if (this.y >= this.canvasHeight - this.height)
this.y = this.canvasHeight - this.height;

// Finish by redrawing the ship

if ( && counter >= fireRate) {;
counter = 0;

* Fires two bullets
*/ = function() {
this.bulletPool.getTwo(this.x+6, this.y, 3,
this.x+33, this.y, 3);
Ship.prototype = new Drawable();

The ship object sets the speed of the ship to 3 pixels per frame and creates the object pool for the ships bullets. It then sets the ships fire rate to be able to shoot once every 15 frames, using counter to determine when it can shoot. The ship has three methods as well: draw, move, and fire.

The draw method just draws the ship to the screen. The move method first increments the counter variable, then determines if the ship has moved based on keyboard input (to be described next). Based on the keyboard input, it moves the ship and then ensures that it doesn’t go off the screen. The ship in our game will only be able to move 1/4 of the way up the screen, so it will use that as the up-most boundary.

The last thing the draw method does is determine if the player is firing using the keyboard input and can fire based on the fire rate. If the ship can fire, it calls the fire() method and resets the counter to 0.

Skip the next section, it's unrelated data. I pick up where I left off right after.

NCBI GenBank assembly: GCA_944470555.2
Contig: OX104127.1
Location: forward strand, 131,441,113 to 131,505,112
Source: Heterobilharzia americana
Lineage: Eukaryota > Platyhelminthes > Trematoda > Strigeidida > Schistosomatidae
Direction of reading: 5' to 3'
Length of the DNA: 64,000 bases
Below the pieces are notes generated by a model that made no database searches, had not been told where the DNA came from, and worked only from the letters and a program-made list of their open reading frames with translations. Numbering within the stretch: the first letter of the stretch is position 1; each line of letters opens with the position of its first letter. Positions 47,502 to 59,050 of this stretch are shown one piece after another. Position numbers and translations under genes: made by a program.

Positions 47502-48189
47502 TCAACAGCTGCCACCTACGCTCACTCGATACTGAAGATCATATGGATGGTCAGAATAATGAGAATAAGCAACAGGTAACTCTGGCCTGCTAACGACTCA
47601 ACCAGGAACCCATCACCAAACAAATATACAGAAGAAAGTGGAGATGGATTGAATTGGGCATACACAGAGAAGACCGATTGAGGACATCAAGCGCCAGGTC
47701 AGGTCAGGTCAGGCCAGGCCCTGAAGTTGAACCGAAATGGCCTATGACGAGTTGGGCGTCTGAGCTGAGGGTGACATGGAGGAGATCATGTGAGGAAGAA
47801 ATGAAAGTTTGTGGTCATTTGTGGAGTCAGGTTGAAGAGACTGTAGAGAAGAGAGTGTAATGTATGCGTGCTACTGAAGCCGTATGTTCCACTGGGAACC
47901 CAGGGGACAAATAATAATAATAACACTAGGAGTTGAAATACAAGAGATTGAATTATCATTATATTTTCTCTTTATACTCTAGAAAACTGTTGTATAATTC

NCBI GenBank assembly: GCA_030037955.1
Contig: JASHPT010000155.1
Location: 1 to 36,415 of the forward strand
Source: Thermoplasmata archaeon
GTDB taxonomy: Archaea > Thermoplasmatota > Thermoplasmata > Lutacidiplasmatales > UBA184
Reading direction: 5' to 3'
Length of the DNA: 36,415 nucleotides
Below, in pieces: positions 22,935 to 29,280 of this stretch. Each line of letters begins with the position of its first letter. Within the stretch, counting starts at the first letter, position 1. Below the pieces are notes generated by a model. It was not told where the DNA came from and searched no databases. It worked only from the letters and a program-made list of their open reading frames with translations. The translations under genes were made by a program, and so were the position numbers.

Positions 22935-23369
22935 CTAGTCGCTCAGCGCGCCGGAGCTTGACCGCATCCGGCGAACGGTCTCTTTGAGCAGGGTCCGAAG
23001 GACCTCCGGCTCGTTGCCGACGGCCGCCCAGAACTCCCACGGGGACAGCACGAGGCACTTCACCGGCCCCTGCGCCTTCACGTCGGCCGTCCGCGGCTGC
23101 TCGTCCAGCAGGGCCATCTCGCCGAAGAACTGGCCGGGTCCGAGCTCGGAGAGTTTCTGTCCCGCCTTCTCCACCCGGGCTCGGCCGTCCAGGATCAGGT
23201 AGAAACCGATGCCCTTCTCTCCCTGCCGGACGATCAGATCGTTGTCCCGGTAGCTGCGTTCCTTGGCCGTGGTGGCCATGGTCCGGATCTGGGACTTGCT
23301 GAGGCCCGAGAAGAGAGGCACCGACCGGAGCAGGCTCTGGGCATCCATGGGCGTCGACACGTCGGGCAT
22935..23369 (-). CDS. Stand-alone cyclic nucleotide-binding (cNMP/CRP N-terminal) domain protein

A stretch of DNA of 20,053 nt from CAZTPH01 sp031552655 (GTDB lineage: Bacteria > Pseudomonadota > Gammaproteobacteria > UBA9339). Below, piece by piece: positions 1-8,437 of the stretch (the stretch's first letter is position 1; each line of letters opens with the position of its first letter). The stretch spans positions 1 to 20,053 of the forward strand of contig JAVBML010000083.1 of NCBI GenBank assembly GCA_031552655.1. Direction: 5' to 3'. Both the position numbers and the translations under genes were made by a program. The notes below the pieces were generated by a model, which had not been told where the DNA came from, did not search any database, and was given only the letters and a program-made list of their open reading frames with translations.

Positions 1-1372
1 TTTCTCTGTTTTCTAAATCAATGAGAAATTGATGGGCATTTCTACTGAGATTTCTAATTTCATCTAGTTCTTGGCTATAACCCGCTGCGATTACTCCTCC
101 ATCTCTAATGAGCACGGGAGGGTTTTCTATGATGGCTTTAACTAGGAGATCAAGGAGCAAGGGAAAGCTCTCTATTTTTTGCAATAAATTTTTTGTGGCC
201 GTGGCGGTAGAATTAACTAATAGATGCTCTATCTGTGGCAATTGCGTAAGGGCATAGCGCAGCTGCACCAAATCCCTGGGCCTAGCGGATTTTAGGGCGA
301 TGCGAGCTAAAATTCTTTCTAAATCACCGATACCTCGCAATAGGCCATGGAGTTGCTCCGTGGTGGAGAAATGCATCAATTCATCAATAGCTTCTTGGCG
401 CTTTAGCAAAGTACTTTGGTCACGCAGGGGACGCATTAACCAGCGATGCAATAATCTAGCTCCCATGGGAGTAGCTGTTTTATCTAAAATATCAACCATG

The fire method calls the object pools getTwo() method to get two bullets at once, and positions them just above the two guns of the ship, setting their speed to 3 pixels per frame as well.

To get the keyboard input for the game, we will use a technique developed by Doug McInnes when he created Asteroids for the canvas.

// The keycodes that will be mapped when a user presses a button.
// Original code by Doug McInnes
32: 'space',
37: 'left',
38: 'up',
39: 'right',
40: 'down',

// Creates the array to hold the KEY_CODES and sets all their values
// to false. Checking true/flase is the quickest way to check status
// of a key press and which one was pressed when determining
// when to move and which direction.
for (code in KEY_CODES) {
KEY_STATUS[ KEY_CODES[ code ]] = false;
* Sets up the document to listen to onkeydown events (fired when
* any key on the keyboard is pressed down). When a key is pressed,
* it sets the appropriate direction to true to let us know which
* key it was.
document.onkeydown = function(e) {
// Firefox and opera use charCode instead of keyCode to
// return which key was pressed.
var keyCode = (e.keyCode) ? e.keyCode : e.charCode;
if (KEY_CODES[keyCode]) {
KEY_STATUS[KEY_CODES[keyCode]] = true;
* Sets up the document to listen to ownkeyup events (fired when
* any key on the keyboard is released). When a key is released,
* it sets teh appropriate direction to false to let us know which
* key it was.
document.onkeyup = function(e) {
var keyCode = (e.keyCode) ? e.keyCode : e.charCode;
if (KEY_CODES[keyCode]) {
KEY_STATUS[KEY_CODES[keyCode]] = false;

The code first creates a JSON object that holds the keycodes for each keyboard key and what that means for our game (ex. left arrow = left). It also creates an array of statuses of true/false so that we know when a key is pressed. It then creates the onkeydown and onkeyup events to trigger the key status change of a key.